Republicans in Congress Should Tell Trump Enough Is Enough
(Bloomberg Opinion) -- President Donald Trump has, in effect, challenged Republicans in Congress to exert their independence and do the right thing for the country. His veto of a bipartisan $740 billion defense-policy bill is one such test. His demand that Congress rethink the Covid relief bill — also supported by big bipartisan majorities — is another. Republicans should have distanced themselves from such machinations long ago. In the remaining weeks of this presidency, the party in Congress should finally put the country’s welfare over the whims of their defeated leader.
The National Defense Authorization Act is critical to maintaining military readiness, and has been signed into law every year for nearly six decades. Among other things, the current legislation will allow the Pentagon to purchase 93 F-35 fighter jets and upgrade its fleet of submarines, provide funding for the military’s pandemic relief efforts, and increase bonuses for troops serving in combat zones. Overwhelming majorities in both houses of Congress recently approved the bill.
For months, Trump has threatened to veto the bill over measures that would ban military bases from being named for members of the Confederacy. More recently, he’s insisted that the legislation should remove the shield that protects companies from liability for user-generated content online — a policy that, whatever its merits, has nothing to do with military spending.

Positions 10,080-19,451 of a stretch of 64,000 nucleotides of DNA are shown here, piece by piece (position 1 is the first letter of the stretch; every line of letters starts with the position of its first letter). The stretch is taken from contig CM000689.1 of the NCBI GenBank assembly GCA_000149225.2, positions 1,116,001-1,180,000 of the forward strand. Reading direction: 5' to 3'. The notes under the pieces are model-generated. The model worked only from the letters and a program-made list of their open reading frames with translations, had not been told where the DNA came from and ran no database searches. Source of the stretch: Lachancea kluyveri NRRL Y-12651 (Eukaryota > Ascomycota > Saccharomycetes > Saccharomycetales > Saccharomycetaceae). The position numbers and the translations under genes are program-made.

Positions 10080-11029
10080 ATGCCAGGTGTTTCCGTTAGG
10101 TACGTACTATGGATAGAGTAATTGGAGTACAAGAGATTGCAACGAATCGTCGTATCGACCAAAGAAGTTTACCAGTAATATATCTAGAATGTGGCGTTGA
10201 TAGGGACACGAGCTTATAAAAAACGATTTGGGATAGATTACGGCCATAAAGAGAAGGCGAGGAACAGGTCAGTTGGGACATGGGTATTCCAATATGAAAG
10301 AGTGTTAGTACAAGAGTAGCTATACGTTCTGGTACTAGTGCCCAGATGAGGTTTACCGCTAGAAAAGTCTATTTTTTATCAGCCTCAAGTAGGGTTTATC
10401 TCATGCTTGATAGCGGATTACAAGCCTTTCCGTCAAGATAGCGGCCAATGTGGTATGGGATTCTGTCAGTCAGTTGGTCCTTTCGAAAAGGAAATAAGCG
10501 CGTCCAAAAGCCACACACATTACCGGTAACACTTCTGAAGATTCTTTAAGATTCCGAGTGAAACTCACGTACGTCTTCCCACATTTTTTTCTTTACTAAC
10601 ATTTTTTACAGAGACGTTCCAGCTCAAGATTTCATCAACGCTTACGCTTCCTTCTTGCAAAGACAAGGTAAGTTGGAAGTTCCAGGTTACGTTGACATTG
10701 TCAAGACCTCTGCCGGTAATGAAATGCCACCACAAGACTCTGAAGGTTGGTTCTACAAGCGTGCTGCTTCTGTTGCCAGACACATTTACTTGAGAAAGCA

Congress will decide next week whether to override the veto. Based on the previous votes, there should be more than enough support to do so. Trump will doubtless use the occasion to test Republicans’ fealty. Senate Republican leaders, in particular, fear that defying the president may antagonize his supporters and hurt the party’s chances of winning the runoff elections for Georgia’s two Senate seats. They’d do well to reflect on the way Trump has rewarded their loyalty up to this point — and vote to override his veto despite the risk.
The same goes if Trump should veto the Covid relief bill, as he’s suggesting he might. That’s despite months of delay in getting this vital measure approved, the pressing need for action, the support of his Treasury secretary for the compromise measure, and Trump’s own earlier indications that he approved of the plan he’s now decided to denounce.
This president is consistent, at least, in one thing. His message to supposed allies in Congress never deviates: “You owe me unquestioning loyalty, and I will humiliate you in return.” In this, the Republican Party has been an unforgivably slow learner.
Editorials are written by the Bloomberg Opinion editorial board.
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